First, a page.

National Park Service: Lesbian Bisexual Gay and Transgender History
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    Lesbian, Gay, Bisexual, Transgender, and Queer Heritage Initiative

Lesbian, Gay, Bisexual, Transgender, and Queer (LGBTQ) Heritage Initiative 

For more information and updates, please visit Telling All Americans’ Stories

LGBTQ America: A Theme Study of Lesbian, Gay, Bisexual, Transgender, and Queer History is available online. 

Find additional publications  about America’s diverse histories.

image of President Obama and Giblert Baker  

President Obama designated a new national monument at the historic site of the Stonewall Uprising in New York City to honor the broad LGBT equality movement. The new Stonewall National Monument will protect the area where, on June 28, 1969, a community’s uprising in response to a police raid sparked the modern LGBT civil rights movement in the United States.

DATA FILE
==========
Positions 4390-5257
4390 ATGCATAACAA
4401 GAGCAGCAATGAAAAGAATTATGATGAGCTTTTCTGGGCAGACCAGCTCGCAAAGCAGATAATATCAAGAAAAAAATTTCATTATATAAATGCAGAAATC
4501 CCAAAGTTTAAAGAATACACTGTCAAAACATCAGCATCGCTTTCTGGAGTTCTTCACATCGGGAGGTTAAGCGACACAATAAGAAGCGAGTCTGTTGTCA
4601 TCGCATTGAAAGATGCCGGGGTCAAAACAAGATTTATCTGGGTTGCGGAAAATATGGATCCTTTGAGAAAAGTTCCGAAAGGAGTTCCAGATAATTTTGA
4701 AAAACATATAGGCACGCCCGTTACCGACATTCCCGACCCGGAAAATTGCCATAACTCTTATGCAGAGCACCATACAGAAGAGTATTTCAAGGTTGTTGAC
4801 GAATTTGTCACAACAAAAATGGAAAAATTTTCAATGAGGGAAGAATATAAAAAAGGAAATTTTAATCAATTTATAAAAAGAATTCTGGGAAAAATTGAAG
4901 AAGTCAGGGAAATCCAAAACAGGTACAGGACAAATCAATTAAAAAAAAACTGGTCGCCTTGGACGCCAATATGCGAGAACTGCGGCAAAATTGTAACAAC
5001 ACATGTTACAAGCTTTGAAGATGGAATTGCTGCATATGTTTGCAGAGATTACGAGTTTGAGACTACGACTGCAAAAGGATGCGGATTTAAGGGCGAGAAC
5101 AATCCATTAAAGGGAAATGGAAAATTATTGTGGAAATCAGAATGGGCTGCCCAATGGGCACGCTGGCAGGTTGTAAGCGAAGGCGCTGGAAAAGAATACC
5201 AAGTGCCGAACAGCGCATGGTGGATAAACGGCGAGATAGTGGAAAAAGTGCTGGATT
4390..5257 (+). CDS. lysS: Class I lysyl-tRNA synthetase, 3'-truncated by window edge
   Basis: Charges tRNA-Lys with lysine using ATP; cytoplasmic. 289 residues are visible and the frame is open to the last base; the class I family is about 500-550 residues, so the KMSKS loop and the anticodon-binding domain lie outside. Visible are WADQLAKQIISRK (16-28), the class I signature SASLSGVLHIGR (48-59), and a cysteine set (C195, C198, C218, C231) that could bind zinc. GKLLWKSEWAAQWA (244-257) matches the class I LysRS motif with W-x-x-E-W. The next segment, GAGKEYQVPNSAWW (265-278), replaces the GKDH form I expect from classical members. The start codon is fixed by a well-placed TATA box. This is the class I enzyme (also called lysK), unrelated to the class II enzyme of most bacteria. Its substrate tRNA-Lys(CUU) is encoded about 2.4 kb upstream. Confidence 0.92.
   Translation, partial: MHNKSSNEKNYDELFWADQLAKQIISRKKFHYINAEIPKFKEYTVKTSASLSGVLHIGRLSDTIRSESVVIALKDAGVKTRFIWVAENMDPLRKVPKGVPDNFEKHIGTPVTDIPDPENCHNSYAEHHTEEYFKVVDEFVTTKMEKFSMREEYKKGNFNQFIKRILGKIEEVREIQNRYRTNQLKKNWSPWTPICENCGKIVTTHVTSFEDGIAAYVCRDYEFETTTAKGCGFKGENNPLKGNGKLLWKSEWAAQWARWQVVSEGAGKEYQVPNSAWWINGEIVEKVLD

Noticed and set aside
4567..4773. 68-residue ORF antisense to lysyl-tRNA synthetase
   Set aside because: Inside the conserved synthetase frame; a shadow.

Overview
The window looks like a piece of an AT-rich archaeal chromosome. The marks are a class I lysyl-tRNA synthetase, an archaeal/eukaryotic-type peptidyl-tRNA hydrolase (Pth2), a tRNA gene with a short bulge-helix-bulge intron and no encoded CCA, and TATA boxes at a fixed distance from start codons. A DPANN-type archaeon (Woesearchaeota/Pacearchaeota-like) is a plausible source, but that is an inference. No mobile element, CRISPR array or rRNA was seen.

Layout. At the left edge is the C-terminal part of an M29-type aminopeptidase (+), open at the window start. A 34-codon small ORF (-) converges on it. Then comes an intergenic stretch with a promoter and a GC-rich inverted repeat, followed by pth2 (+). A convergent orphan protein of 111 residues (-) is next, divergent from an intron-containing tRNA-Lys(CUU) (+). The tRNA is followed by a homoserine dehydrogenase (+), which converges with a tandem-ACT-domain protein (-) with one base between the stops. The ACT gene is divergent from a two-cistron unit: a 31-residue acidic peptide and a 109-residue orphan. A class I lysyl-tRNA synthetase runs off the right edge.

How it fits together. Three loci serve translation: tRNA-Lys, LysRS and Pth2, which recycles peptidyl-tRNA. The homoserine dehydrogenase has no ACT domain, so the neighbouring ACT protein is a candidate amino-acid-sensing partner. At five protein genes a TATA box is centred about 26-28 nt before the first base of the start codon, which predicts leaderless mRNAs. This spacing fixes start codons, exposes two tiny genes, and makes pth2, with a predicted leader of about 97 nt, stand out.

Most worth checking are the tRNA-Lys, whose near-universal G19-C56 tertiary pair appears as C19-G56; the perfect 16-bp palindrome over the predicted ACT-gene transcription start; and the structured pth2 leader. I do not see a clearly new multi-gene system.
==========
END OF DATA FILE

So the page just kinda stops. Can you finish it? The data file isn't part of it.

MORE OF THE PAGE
image of Secretary of the Interior Sally Jewell announced a new theme study   On May 30, 2014, Secretary of the Interior Sally Jewell announced a new theme study to identify places and events associated with the story of LGBTQ Americans for inclusion in the parks and programs of the National Park Service. Secretary Jewell made the announcement outside the Stonewall Inn in New York City. The theme study is part of the broader heritage initiative with the following goals:

  • engaging scholars, preservationists and community members to identify, research, and tell the stories of LGBTQ associated properties;
  • encouraging national parks, national heritage areas, and other affiliated areas to interpret LGBTQ stories associated with them;
  • identifying, documenting, and nominating LGBTQ-associated sites as national historic landmarks;
  • increasing the number of listings of LGBTQ-associated properties in the National Register of Historic Places. 

LGBTQ Heritage Initiative Highlights 

The National Park Service LGBTQ Initiative projects explore how the legacy of lesbian, gay, bisexual, transgender, and queer individuals can be recognized, preserved, and interpreted for future generations.